Twelfth Night

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Themes and Colors
Desire and Love Theme Icon
Melancholy Theme Icon
Madness Theme Icon
Deception, Disguise, and Performance Theme Icon
Gender and Sexual Identity Theme Icon
Class, Masters, and Servants Theme Icon
LitCharts assigns a color and icon to each theme in Twelfth Night, which you can use to track the themes throughout the work.
Gender and Sexual Identity Theme Icon

In connection with the themes of deception, disguise, and performance, Twelfth Night raises questions about the nature of gender and sexual identity. That Viola has disguised herself as a man, and that her disguise fools Olivia into falling in love with her, is genuinely funny. On a more serious note, however, Viola's transformation into Cesario, and Olivia's impossible love for him/her, also imply that, maybe, distinctions between male/female and heterosexual/homosexual are not as absolutely firm as you might think.

The play stresses the potential ambiguity of gender: there are many instances in which characters refer to Cesario as an effeminate man. Even more radically than this, however, it also suggests that gender is something you can influence, based on how you act, rather than something that you are, based on the sexual organs you were born with. Twelfth Night also shows how gender-switches make the characters' sexual identities unstable. For instance, at times, Olivia seems to be attracted to Cesario because "he" is such a womanly-looking man, while Orsino at the end of the play seems as attracted to Cesario as he is to Viola.

Gender and Sexual Identity ThemeTracker

The ThemeTracker below shows where, and to what degree, the theme of Gender and Sexual Identity appears in each scene of Twelfth Night. Click or tap on any chapter to read its Summary & Analysis.
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Gender and Sexual Identity Quotes in Twelfth Night

Below you will find the important quotes in Twelfth Night related to the theme of Gender and Sexual Identity.
Act 1, scene 4 Quotes
Thy small pipe
Is as the maiden's organ, shrill and sound,
And all is semblative a woman's part. (32-34)
Related Characters: Orsino (speaker), Viola (Cesario)
Act 1, scene 5 Quotes
He is very well-favored and he speaks very shrewishly; one would think his mother's milk were scarce out of him. (149-151)
Related Characters: Malvolio (speaker), Viola (Cesario)
Lady, you are the cruell'st she alive
If you will lead these graces to the grave
And leave the world no copy. (224-226)
Related Characters: Viola (Cesario) (speaker), Olivia
Make me a willow cabin at your gate
And call upon my soul within the house;
Write loyal cantons of contemned love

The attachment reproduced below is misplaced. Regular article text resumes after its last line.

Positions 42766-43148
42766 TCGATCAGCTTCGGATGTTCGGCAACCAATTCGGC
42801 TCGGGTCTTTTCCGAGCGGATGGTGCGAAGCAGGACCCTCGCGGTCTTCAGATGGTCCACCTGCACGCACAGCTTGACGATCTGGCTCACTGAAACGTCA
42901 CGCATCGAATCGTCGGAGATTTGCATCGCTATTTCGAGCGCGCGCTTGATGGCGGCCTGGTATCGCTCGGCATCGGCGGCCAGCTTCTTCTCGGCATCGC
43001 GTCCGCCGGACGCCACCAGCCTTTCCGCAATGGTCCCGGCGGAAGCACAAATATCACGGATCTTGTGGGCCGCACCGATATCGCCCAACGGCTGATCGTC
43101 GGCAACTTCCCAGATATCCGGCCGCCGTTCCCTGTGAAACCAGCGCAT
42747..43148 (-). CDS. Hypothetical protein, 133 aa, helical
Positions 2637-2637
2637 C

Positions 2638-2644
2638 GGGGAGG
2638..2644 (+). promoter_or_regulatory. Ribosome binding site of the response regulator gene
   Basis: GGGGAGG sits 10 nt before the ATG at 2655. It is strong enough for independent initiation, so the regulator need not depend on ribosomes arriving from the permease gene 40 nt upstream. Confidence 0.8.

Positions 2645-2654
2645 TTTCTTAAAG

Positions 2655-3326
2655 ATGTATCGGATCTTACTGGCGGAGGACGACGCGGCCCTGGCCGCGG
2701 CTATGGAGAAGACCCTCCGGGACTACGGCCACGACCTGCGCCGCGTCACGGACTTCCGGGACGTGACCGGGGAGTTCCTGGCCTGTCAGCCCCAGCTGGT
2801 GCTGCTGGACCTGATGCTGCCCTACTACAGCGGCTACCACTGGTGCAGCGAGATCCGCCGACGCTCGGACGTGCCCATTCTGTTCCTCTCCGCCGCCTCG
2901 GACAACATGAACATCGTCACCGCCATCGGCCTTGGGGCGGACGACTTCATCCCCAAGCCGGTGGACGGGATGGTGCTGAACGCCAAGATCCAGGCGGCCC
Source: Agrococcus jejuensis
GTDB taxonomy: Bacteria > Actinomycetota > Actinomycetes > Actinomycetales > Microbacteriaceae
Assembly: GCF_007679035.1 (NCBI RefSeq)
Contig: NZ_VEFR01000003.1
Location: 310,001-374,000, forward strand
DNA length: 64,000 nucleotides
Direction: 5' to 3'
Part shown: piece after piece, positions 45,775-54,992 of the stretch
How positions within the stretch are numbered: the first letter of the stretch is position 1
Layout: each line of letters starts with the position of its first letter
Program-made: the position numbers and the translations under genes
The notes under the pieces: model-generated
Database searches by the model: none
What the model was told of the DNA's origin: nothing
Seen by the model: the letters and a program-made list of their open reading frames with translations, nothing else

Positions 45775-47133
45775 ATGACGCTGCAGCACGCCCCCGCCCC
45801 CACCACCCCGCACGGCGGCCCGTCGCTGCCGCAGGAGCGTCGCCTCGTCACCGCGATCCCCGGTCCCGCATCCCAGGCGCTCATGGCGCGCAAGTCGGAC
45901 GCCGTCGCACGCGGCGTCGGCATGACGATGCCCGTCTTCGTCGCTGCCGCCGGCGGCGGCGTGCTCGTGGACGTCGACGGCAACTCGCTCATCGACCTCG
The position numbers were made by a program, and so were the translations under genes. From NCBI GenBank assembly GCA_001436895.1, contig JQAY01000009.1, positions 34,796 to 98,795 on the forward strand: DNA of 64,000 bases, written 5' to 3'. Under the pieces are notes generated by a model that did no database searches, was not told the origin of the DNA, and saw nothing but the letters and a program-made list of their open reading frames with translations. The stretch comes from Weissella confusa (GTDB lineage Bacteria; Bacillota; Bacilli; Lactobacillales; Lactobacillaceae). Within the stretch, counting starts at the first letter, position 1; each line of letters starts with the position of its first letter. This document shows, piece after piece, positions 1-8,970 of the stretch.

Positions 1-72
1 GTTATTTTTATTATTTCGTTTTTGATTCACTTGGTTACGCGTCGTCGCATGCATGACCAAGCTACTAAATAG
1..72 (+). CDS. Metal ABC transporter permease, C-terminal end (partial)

And sing them loud even in the dead of night;
Halloo your name to the reverberate hills
And make the babbling gossip of the air
Cry out 'Olivia!' O, You should not rest
Between the elements of air and earth
But you should pity me. (251-259)
Related Characters: Viola (Cesario) (speaker), Orsino, Olivia
Act 2, scene 4 Quotes
Let still the woman take
An elder than herself: so wears she to him,
So sways she level in her husband's heart:
For, boy, however we do praise ourselves,
Our fancies are more giddy and unfirm,
More longing, wavering, sooner lost and worn,
Than women's are. (28-34)
Related Characters: Orsino (speaker), Viola (Cesario)
Then let thy love be younger than thyself,
Or thy affection cannot hold the bent. (35-36)
Related Characters: Orsino (speaker)
Viola: My father had a daughter loved a man,
As it might be, perhaps, were I a woman,
I should your lordship.
Orsino: And what's her history?
Viola: A blank, my lord. She never told her love,
But let concealment, like a worm i' the bud,
Feed on her damask cheek: she pined in thought,
And with a green and yellow melancholy
She sat like patience on a monument,
Smiling at grief. Was not this love indeed? (105-114)
Related Characters: Viola (Cesario) (speaker), Orsino (speaker)
I am all the daughters of my father's house
And all the brothers too. (119-120)
Related Characters: Viola (Cesario) (speaker)
Act 2, scene 5 Quotes
Be not afraid of greatness: Some are born great, some achieve greatness, and some have greatness thrust upon 'em. (130)
Related Characters: Olivia (speaker), Malvolio (speaker)
Act 3, scene 1 Quotes
Love sought is good, but given unsought is better. (153)
Related Characters: Olivia (speaker)
Act 5, scene 1 Quotes
Give me thy hand
And let me see thee in thy woman's weeds. (264-5)
Related Characters: Orsino (speaker), Viola (Cesario)